Yes, you can. With Tax-Aid Filing you have the option to Federal E-file, State E-File, Postal Mail or Online Access. You make this choice at the time that you check out and submit your forms. You only pay for the services you choose. After you’ve paid for your filings, you can download individual copies of your forms in PDF format.

Does Tax-Aid Filing offer TIN Verification Services?

Yes. Our TIN matching feature is designed to streamline the TIN verification process, ensuring your 1099 filings are error-free. Authorized payers with an EIN can match 1099 payee Tax Identification Number against the IRS records prior to filing information returns. You will receive a response within 24 hours and be able to correct the records that are not successful.

When does Tax-Aid Filing transmit my forms to the IRS/SSA?

We start e-filing with the IRS/SSA as soon as the IRS opens the FIRE (File Information Returns Electronically) site, which occurs in mid-January. This is the earliest the IRS will accept forms. We will file daily (possibly multiple times per day during busy days).

All 1099, 1098, and W-2 forms submitted before noon on January 30 will be postmarked and e-filed by the January 31 deadline.

All ACA forms filed by April 1st are guaranteed to be postmarked and e-filed by the April 1st deadline.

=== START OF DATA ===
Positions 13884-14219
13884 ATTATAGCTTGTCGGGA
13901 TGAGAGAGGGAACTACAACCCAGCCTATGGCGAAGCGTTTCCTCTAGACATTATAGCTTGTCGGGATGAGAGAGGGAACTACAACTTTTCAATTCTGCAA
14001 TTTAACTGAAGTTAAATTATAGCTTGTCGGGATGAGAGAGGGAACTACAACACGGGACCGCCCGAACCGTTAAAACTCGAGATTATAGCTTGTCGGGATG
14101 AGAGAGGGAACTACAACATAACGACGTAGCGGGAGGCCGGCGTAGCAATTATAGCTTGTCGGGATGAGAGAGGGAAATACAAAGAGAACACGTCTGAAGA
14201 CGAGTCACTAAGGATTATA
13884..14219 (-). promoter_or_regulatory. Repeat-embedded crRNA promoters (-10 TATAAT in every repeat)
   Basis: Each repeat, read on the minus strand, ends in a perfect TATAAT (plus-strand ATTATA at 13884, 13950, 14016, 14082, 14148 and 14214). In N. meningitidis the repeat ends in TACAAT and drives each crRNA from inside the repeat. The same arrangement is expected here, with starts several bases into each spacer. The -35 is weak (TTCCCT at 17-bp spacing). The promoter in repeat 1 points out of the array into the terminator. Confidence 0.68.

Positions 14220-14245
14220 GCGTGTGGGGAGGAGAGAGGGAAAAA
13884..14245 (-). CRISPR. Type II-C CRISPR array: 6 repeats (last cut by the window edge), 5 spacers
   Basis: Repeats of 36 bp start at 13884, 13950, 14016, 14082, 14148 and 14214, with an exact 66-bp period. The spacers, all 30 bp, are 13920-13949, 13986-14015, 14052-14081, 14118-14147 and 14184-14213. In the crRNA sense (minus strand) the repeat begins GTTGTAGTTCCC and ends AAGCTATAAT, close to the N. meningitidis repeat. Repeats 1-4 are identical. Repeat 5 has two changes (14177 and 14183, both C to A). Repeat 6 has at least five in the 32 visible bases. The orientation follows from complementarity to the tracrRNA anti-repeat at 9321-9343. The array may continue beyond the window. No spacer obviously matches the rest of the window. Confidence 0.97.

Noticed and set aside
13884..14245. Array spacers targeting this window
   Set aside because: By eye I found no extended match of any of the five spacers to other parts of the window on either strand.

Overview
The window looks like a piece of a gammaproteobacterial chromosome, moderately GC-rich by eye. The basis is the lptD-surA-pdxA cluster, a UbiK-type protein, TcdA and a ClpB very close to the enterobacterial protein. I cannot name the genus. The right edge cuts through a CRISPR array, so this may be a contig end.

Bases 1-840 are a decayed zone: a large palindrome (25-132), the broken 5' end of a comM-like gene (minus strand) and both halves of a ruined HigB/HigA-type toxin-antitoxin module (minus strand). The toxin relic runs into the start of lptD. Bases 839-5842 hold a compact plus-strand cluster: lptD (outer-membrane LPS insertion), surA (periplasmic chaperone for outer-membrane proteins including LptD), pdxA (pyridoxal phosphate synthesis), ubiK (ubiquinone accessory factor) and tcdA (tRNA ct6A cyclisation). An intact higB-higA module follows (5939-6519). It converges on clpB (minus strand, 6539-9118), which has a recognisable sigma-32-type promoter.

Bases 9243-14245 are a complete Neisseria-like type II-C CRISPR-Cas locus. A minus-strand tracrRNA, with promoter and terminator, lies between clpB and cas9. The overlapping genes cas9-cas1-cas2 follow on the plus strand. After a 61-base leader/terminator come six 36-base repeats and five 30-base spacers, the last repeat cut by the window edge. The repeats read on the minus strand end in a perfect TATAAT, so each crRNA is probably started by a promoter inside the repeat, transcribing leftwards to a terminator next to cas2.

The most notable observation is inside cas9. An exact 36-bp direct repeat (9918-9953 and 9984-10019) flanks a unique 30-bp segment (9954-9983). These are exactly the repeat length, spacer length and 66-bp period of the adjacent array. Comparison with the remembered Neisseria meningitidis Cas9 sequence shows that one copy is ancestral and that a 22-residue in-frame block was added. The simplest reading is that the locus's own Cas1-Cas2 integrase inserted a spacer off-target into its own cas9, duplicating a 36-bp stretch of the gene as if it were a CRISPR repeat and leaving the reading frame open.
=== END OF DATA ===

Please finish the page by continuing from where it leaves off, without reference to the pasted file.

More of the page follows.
All other 1098 and 1099 forms must be filed on our site no later than April 1 in order to guarantee e-filing to the IRS/SSA deadline of April 1.

All 1042-S forms must be filed on our site no later than March 15 in order to guarantee e-filing to the IRS to meet the deadline of March 15.

How long does it take for my recipients to receive their paper forms?

Recipient copies are mailed the next business day after you place your order via first-class mail and your recipients will receive their form copies within 2 to 4 business days depending on the U.S. Postal Service.

For orders placed after January 28, we make every effort, but cannot guarantee postmarked before the January 31 deadline.

What 1099 and W-2 information will be sent to the State?

When you decide to send 1099 or W-2 Forms to the state, we include the additional Reconciliation or Transmittal Forms as required by each state.

These states do not require Forms 1099-NEC and 1099-MISC to be filed with the state: Alaska, Florida, Illinois, New Hampshire, Nevada, New York, South Dakota, Tennessee, Texas, Washington, Wyoming.

Do you support 1099/W2 corrections for state filing?

You can file 1099 and W-2 federal corrections if you filed your original forms with us. However, we do not currently support state filing for 1099 and W-2 corrections.

What are the deadlines for filing 1099 and W-2 forms?

Form 1099-NEC Filing Deadline: January 31, 2024: 

  • Both electronic and paper versions of Copy A and Copy B of 2023 1099-NEC forms must be filed with the IRS and furnished to the recipient by January 31, 2024. For all other 1099 forms, Copy A is due to the IRS by February 28, 2024 if paper filing, April 1, 2024 if filing electronically. Copy B is due to the recipient, paper and electronic filing, by January 31, 2024.